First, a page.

Beaches in Washington with razor clam fisheries include:
Long Beach, which extends from the Columbia River to Leadbetter Point.
Twin Harbors Beach, which extends from the mouth of Willapa Bay north to the south jetty at the mouth of Grays Harbor.
Copalis Beach, which extends from the Grays Harbor north jetty to the Copalis River, and includes the Copalis, Ocean Shores, Oyhut, Ocean City and Copalis areas.
Mocrocks Beach, which extends from the Copalis River to the southern boundary of the Quinault Reservation near the Moclips River, including Iron Springs, Roosevelt Beach, Seabrook, Pacific Beach and Moclips.
Kalaloch Beach, which extends from the South Beach Campground to Brown’s Point (just south of Beach Trail 3) in the Olympic National Park. (This beach is closed to harvest until further notice)
March 6, 2014
Contact: Dan Ayres, (360) 249-4628
OLYMPIA - Razor clam diggers will have a few more beaches to consider in late March and April, following a decision today by state shellfish managers to add digs to a list of dates previously announced.
The Washington Department of Fish and Wildlife (WDFW) is planning new digs at Long Beach in March and at Copalis and Mocrocks in April, based on recently updated harvest estimates showing a sufficient number of clams in those areas to support additional openings.
"After last weekend's opener, we still have ample clams to provide additional digging opportunities for those beaches," said Dan Ayres, WDFW shellfish manager.
Final approval on upcoming digs will be announced after marine-toxin test results confirm the clams are safe to eat.
The first added digging opportunity will be at Long Beach on March 31, which is also the last day that a 2013-14 fishing license is valid. Beginning April 1, diggers age 15 or older must have a 2014-15 fishing license to harvest razor clams.
Licenses, ranging from a three-day razor clam license to an annual combination fishing license, are available on WDFW's website at https://fishhunt.dfw.wa.gov and from license vendors around the state.
The department also scheduled additional digs at Mocrocks and Copalis beaches in mid-April.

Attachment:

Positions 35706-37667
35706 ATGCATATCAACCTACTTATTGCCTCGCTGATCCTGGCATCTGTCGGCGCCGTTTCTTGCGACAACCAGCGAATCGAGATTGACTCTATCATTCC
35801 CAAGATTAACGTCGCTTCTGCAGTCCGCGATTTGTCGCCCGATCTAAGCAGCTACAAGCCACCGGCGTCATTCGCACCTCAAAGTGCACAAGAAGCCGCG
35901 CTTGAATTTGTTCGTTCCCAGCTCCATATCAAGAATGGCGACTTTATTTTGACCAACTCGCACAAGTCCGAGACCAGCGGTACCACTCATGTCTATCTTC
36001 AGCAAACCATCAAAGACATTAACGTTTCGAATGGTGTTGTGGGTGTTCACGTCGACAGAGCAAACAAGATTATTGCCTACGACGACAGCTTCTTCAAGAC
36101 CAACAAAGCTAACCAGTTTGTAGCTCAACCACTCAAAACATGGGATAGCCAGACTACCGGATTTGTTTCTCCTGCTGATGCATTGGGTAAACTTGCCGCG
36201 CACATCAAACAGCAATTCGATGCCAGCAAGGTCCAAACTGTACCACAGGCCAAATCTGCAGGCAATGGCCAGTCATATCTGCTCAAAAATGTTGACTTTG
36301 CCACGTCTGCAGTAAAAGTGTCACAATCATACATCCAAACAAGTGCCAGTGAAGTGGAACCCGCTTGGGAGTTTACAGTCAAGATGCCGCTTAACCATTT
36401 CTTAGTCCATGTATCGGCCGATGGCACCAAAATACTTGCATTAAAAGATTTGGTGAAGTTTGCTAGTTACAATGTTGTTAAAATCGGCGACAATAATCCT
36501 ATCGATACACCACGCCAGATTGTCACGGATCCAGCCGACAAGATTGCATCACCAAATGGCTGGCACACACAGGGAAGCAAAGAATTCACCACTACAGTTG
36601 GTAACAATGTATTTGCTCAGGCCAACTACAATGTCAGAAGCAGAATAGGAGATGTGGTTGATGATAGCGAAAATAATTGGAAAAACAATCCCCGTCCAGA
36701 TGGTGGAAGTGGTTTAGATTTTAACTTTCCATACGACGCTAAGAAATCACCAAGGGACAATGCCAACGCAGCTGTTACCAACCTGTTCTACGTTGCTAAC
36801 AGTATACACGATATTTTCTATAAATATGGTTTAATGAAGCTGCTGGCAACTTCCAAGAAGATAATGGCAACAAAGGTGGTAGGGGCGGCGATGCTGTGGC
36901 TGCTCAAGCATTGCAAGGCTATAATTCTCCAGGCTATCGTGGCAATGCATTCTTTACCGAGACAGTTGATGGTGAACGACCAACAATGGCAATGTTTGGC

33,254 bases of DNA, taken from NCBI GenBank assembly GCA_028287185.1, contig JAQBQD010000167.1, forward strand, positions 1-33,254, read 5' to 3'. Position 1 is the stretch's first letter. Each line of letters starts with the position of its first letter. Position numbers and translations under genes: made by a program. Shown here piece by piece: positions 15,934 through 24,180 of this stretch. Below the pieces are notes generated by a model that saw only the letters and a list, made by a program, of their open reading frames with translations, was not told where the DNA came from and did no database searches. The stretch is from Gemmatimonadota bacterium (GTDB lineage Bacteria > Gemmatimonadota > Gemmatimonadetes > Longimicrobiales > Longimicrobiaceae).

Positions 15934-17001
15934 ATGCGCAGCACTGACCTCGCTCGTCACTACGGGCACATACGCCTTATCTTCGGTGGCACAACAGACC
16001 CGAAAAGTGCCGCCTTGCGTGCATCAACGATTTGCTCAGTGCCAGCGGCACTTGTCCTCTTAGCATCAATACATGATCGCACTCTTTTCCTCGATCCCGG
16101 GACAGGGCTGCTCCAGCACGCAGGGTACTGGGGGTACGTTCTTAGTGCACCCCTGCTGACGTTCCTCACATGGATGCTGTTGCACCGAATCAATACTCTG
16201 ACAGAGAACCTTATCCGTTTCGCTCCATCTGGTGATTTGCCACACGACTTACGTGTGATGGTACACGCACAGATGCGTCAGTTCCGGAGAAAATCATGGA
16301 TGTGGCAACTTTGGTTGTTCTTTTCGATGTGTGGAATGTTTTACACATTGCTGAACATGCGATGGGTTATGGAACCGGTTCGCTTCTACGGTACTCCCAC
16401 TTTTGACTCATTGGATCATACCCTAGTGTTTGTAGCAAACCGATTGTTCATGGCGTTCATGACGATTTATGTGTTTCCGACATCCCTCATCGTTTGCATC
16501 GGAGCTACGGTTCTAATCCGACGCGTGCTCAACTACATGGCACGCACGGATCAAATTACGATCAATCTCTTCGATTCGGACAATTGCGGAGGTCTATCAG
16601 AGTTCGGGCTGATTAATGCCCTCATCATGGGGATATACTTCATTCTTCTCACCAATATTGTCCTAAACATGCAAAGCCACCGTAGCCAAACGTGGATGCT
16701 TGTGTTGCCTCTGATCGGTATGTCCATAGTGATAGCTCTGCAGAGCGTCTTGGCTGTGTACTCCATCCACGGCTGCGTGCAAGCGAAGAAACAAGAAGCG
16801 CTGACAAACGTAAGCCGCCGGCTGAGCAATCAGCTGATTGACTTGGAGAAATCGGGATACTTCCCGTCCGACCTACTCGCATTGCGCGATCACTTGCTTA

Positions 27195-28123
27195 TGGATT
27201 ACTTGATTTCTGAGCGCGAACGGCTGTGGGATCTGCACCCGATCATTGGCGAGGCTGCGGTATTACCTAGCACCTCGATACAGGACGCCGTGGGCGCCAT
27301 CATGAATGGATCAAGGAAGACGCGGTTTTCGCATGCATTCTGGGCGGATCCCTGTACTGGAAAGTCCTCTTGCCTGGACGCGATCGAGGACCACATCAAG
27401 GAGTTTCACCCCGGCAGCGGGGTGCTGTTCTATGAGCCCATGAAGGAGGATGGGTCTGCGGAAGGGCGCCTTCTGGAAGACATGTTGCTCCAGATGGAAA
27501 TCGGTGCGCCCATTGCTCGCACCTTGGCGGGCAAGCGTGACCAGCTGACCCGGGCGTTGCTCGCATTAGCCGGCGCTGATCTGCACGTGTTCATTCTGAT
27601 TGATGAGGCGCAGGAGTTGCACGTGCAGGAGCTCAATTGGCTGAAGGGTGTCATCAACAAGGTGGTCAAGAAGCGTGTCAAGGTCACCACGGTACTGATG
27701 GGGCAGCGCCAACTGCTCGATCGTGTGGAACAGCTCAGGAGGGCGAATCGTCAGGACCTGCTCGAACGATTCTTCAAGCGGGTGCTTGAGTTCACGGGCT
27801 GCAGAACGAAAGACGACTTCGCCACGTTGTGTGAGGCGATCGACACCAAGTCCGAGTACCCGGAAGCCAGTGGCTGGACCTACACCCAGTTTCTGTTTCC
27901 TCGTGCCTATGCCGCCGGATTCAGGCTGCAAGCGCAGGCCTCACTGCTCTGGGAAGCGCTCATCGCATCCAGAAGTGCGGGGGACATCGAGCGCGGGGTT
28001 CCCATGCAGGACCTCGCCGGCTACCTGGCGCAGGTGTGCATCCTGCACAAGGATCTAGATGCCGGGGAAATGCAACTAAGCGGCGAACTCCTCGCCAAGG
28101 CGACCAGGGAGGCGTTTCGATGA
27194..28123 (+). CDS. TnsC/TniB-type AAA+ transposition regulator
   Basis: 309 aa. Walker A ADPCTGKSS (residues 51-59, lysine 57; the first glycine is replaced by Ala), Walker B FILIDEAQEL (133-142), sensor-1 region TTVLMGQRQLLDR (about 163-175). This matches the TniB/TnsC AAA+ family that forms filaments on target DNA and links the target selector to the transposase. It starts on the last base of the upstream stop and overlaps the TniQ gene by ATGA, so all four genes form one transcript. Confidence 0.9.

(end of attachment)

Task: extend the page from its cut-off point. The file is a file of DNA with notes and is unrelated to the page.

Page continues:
"Openings in late April and May will be announced after we evaluate harvest levels again next month," Ayres said.
Proposed digs are tentatively scheduled on the following dates, beaches and low tides (newly added digs are in bold):
- March 26, Wednesday, 3:52 p.m.; 0.3 feet; Twin Harbors
- March 27, Thursday, 4:48 p.m.; 0.1 feet; Twin Harbors
- March 28, Friday, 5:38 p.m.; 0.0 feet; Twin Harbors, Long Beach, Mocrocks
- March 29, Saturday, 6:23 p.m.; 0.0 feet; Twin Harbors, Long Beach, Mocrocks
Seasonal switch to morning tides
- March 30, Sunday, 6:53 a.m.; -0.1 feet; Twin Harbors, Long Beach, Mocrocks
- March 31, Monday, 7:39 a.m.; -0.5 feet; Twin Harbors, Long Beach
A 2014 license is required for the following digs:
- April 1, Tuesday, 8:22 a.m.; -0.7 feet; Twin Harbors, Long Beach
- April 2, Wednesday, 9:05 a.m.; -0.6 feet; Twin Harbors, Long Beach
- April 3, Thursday, 9:49 a.m.; -0.3 feet; Twin Harbors, Long Beach
- April 14, Monday, 6:46 a.m.; +0.2 feet; Twin Harbors
- April 15, Tuesday, 7:24 a.m.; -0.3 feet; Twin Harbors, Long Beach
- April 16, Wednesday, 8:03 a.m.; -0.6 feet; Twin Harbors, Long Beach
- April 17, Thursday, 8:43 a.m.; -0.8 feet; Twin Harbors, Long Beach
- April 18, Friday, 9:26 a.m.; -0.8 feet; Twin Harbors, Long Beach, Mocrocks
- April 19, Saturday, 10:14 a.m.; -0.7 feet; Twin Harbors, Long Beach, Copalis, Mocrocks
- April 20, Sunday, 11:06 a.m.; -0.4 feet; Twin Harbors, Long Beach, Copalis, Mocrocks
No digging will be allowed on any beach after noon beginning March 30 with the seasonal switch to morning tides.
Under state law, diggers can take 15 razor clams per day and are required to keep the first 15 they dig. Each digger's clams must be kept in a separate container.
|The Washington Department of Health has found no evidence of radioactive contamination in Washington shellfish due to damage sustained by a nuclear power plant in Fukushima, Japan in 2011. See details.